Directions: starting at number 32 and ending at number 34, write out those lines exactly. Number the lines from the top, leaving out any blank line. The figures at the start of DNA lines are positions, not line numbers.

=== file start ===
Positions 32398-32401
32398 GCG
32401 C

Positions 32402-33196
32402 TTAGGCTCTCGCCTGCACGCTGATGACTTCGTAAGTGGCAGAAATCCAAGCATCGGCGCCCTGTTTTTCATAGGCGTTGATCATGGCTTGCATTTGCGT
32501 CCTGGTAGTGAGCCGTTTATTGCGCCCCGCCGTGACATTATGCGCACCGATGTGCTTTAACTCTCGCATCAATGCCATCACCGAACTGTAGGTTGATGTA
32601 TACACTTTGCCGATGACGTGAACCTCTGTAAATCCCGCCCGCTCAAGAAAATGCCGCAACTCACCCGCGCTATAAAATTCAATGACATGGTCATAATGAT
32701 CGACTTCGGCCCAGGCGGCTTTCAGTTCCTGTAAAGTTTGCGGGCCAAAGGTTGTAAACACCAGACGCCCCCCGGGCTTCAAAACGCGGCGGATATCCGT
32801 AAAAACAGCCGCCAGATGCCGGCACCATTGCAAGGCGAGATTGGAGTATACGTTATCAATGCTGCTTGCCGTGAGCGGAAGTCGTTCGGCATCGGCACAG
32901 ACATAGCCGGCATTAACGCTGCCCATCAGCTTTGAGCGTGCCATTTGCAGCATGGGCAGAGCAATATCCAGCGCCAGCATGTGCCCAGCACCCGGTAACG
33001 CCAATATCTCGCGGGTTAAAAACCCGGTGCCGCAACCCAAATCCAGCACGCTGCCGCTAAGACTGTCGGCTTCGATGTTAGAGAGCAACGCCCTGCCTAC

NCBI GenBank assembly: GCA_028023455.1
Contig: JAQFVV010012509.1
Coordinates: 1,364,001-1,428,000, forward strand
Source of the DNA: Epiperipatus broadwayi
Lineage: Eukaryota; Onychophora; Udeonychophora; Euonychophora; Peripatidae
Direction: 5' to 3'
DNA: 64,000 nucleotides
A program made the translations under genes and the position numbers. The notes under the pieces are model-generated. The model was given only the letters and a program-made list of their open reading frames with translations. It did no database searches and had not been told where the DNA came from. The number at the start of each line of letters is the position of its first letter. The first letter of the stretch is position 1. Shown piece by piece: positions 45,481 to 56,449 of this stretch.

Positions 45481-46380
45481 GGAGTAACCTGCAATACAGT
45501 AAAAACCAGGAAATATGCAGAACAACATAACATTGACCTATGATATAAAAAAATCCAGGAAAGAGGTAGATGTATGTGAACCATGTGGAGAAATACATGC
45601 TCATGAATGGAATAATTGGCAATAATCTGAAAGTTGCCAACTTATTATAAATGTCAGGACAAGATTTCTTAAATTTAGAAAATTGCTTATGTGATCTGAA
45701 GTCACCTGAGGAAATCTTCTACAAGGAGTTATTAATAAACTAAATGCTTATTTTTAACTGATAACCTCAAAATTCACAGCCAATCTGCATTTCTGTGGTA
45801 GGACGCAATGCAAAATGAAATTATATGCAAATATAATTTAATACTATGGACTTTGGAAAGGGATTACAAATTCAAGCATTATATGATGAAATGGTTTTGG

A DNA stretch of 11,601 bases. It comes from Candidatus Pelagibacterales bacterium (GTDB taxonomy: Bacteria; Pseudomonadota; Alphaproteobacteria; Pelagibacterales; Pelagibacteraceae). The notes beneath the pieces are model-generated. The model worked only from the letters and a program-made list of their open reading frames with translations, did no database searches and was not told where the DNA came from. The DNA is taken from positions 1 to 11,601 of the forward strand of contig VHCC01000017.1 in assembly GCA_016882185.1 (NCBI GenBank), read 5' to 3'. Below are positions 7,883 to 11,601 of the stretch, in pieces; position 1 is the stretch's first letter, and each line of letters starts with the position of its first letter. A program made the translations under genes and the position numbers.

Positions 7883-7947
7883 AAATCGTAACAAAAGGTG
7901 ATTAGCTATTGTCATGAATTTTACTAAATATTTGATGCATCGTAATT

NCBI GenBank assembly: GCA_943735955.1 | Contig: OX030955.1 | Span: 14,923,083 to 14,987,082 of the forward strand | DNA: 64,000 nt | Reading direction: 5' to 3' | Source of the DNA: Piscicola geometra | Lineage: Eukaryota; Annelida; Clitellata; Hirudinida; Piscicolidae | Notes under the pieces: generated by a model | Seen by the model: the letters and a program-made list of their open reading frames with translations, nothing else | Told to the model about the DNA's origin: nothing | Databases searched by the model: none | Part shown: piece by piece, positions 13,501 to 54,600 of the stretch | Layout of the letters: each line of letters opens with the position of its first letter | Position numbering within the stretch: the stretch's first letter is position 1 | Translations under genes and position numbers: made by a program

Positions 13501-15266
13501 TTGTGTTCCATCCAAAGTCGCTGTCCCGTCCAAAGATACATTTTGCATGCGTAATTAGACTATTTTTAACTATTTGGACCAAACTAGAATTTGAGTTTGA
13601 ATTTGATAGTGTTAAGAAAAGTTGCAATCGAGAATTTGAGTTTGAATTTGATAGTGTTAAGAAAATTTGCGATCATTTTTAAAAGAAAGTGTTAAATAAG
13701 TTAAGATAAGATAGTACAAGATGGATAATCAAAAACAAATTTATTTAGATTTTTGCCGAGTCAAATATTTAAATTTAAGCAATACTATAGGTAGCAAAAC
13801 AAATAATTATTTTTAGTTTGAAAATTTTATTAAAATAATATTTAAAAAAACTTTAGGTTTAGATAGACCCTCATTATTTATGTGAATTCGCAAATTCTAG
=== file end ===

13501 TTGTGTTCCATCCAAAGTCGCTGTCCCGTCCAAAGATACATTTTGCATGCGTAATTAGACTATTTTTAACTATTTGGACCAAACTAGAATTTGAGTTTGA
13601 ATTTGATAGTGTTAAGAAAAGTTGCAATCGAGAATTTGAGTTTGAATTTGATAGTGTTAAGAAAATTTGCGATCATTTTTAAAAGAAAGTGTTAAATAAG
13701 TTAAGATAAGATAGTACAAGATGGATAATCAAAAACAAATTTATTTAGATTTTTGCCGAGTCAAATATTTAAATTTAAGCAATACTATAGGTAGCAAAAC